“Does that happen often?”


“Uh, does what happen?”


“Do official or important people come by here? It’s such a small port, after all.”


The guard puffed up his chest. “Just this morning we had a woman come through. A detective-type if you ask me.”


Fearghus laughed. “Who? Janelle?”


“That was her name!”


“She’s just a bounty hunter, we both are. You see, she’s my partner.” Fearghus looked over his shoulder dramatically at Theda before leaning towards the window. “You know, I’m not supposed to say anything, but this here is our catch. Blood-thirsty criminal, she is. I’ve been out undercover for months.”


Theda snorted and mumbled something in Gynt, which luckily, the guard didn’t seem to speak. His eyes nearly glazed over as he leaned closer to the window. “Did she kill somebody?”


“Somebody? You don’t even know the half of it.” Fearghus grabbed the box of cigars off the dash and patted his jacket pockets. “Say, you got a torch?”


The guard nodded vigorously and brought a lighter out of his pocket.


“Thanks.” Fearghus took it and made to light a cigar, then stopped. “Say, I told Janelle I’d get our chopper started up. Think you could point me in the right direction?”


“Sure thing, I just need some identification.”


“Now, I don’t have none, you know, being undercover and all,” He waved the cigar around as he spoke. “You think you might be able to just let me through? I really need to get her locked up before the sedative wears off.”


“She’s sedated?”


“Oh yeah. She’s so vicious though it don’t put her right out, just makes her drowsy. You know?”


“Sure, sure.”


“So, about that chopper?”


“I guess it wouldn’t hurt — ”


“Great! Here, take the rest of these for your trouble.” Fearghus threw the pack of cigars at him. “Do me a favor, when Jan comes by, don’t tell her I had them on me. I told her I quit.”


“Wow, sure thing! Thanks!”


The guard walked back to the gates. Soon, they rolled opened for the buggy to drive through.


“It’s pad twelve, out by the main dock,” the guard called as they drove past.


“Blood-thirsty?” Theda said, arms crossed.


“It’s all about telling a good story. Not that it was hard. That man must have the most boring job in the galaxy. I didn’t even have to bribe him.”


“She really bounty hunter?”


Fearghus nodded. “She used to be. When she was fun.”


Fearghus drove the buggy along the thin road until he found the ship, and parked right under the wing. “Alright, we need to get everyone and everything on board as quickly possible.”


Theda got out, carrying a bag of cat food, Serge following right behind.


I can’t believe I let myself get talked into bringing that over-sized cat.


Fearghus took a deep breath and managed to heave the bag of gems over his shoulder. Once the bags were inside he and Theda brought in the crate. He placed it down gently, right behind the pilot’s seat.


“Teach,” Theda said, sitting down in the seat beside him.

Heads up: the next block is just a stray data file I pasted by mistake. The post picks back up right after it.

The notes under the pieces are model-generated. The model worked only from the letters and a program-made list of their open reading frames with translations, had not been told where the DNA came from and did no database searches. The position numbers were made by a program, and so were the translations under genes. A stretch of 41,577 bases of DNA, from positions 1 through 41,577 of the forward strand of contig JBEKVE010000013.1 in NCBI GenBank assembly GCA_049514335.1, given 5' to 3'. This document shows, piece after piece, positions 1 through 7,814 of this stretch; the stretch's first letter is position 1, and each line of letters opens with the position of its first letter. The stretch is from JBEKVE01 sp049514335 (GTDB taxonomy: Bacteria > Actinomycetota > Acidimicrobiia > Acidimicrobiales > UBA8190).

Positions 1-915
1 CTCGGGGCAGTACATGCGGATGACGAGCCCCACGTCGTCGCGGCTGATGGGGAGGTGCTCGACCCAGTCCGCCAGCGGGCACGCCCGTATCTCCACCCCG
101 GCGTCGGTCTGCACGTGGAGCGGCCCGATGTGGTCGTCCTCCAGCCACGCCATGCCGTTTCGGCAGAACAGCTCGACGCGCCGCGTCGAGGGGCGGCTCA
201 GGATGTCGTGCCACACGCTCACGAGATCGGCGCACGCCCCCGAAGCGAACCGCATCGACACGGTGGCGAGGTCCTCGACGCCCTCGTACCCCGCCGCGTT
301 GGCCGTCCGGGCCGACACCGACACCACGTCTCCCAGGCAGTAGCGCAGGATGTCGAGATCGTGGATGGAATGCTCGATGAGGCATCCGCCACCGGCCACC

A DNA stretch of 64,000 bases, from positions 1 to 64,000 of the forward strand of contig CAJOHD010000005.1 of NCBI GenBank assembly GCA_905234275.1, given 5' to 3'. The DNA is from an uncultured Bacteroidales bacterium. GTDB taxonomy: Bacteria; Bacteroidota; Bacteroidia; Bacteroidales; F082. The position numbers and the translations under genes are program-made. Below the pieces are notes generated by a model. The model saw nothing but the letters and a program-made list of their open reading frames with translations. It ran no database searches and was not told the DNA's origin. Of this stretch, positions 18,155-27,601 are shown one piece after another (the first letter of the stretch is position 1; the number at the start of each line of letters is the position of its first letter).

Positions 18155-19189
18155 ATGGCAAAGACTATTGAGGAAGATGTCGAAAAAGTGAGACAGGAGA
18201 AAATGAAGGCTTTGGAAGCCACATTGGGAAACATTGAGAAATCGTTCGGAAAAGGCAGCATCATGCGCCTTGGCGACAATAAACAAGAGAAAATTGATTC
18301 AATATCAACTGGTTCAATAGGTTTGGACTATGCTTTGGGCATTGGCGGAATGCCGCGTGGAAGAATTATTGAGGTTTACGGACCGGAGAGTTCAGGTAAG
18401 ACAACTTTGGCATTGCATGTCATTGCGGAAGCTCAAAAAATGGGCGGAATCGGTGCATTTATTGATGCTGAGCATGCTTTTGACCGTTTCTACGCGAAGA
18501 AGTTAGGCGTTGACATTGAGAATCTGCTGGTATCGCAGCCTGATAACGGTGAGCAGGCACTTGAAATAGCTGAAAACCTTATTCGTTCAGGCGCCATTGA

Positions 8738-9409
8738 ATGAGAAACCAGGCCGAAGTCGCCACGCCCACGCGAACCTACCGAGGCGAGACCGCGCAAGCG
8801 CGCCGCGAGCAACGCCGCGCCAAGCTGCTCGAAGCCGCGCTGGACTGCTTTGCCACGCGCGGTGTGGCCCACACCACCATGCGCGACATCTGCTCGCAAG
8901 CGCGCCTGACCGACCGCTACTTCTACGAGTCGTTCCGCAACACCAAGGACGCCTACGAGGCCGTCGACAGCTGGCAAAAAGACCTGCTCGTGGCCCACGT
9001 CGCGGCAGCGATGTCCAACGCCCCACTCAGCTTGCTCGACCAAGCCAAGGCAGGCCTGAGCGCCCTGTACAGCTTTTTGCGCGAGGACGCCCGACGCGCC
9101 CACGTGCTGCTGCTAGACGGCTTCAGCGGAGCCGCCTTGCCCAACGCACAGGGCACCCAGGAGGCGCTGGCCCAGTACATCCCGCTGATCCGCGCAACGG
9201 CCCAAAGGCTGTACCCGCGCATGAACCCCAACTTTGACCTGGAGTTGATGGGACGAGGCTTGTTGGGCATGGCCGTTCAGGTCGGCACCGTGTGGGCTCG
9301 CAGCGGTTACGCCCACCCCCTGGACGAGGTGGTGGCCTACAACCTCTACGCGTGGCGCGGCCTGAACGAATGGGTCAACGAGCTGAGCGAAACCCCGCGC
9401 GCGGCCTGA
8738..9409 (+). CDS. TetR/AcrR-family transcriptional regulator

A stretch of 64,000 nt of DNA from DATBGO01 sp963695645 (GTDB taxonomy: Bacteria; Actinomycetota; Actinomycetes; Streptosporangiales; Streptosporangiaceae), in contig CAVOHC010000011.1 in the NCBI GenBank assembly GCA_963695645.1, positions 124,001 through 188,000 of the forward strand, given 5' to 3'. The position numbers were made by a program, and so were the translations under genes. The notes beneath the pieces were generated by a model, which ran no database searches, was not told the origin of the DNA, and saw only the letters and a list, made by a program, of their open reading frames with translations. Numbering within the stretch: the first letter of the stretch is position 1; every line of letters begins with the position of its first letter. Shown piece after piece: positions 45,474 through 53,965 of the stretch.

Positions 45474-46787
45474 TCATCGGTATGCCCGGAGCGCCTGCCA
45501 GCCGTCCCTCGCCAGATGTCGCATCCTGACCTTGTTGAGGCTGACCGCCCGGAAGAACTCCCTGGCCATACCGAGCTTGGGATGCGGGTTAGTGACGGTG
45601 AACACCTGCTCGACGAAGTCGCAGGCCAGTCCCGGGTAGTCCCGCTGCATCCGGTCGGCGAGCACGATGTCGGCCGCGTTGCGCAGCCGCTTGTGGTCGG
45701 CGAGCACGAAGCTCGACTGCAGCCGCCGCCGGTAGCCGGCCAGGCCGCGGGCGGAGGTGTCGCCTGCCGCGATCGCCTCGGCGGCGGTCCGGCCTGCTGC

“Ground rules: no lessons if we are escaping from a hostile environment. Yes, that includes right now. And you wear normal clothes when we’re in public places. Other planets are not quite as free-spirited as Gynt. Got it?”


“I wear my clothes on ship?”


Fearghus shrugged. “You won’t find me complaining.”


She nodded, seeming satisfied.


Fearghus got the engine running and tore out the tracking system installed in all Government ships. Doing so was supposed to make the ship inoperable, but he’d learned ways to get around that years ago.


With everything ready for take-off, he got up from his seat and knelt beside the crate. Using the handle of his knife, he carefully pried open the lid.


Inside was a little girl, sleeping soundly. Her cheeks were rosy red and big, puckered on each side with dimples even in sleep. She had her mother’s black hair, and Fearghus’ tan.


“She want to come with you?” Theda asked.


Fearghus gathered his daughter in his arms, careful not to wake her. “Yes. She wants to be a pilot.”


Theda thought about that for a moment. “She wakes and says she like cookie-cutter cubicle, I kill you and take her back to wife.”


Fearghus laughed quietly. “Fair enough.”


He carried Tahra through the ship to one of the two small rooms on board. Theda had already put her things in the other, and Serge had made himself comfortable on her bunk. That was fine with Fearghus. They had a long couple days of flying ahead with where he planned to go, so the only sleep he would be getting were naps, and only once he showed Theda enough for her to mind things in his absence.


He laid Tahra on the small bunk and rested her head on the pillow. He pulled the box of candy from his pocket and laid it on the bed beside her. “Here you go, Munchkin, we’re going on an adventure, just like Daddy promised.”


He returned to the cockpit and shooed Theda away from the many blinking screens and buttons she was inspecting. When Fearghus took the ship out of Gynt’s atmosphere, she was nearly standing on her seat, clinging to the chair like she was the sole force keeping herself in the ship.


Eventually, once he was sure they weren’t being followed, he pointed out some of the basic functions of the ship. He also gave her a Vakanish dictionary to read, which he’d found by the toilet.


With a wider vocabulary — and a proper shirt — he imagined she’d get on just fine, in most space ports at least. He surprised himself by being grateful to have her along. She wouldn’t have been his first pick for a substitute mother, but an extra pair of hands, particularly feminine ones, would go a long way in taking care of Tahra.


“We go sell sparkles now?” Theda asked.


“The gems?” Fearghus asked. “Not yet. First we have to find a place to lay low.”


Theda cocked her head. “We in a pinch?”


“Just a little one.”


“Where we go now?” she asked.


Fearghus smiled. “I know a guy.”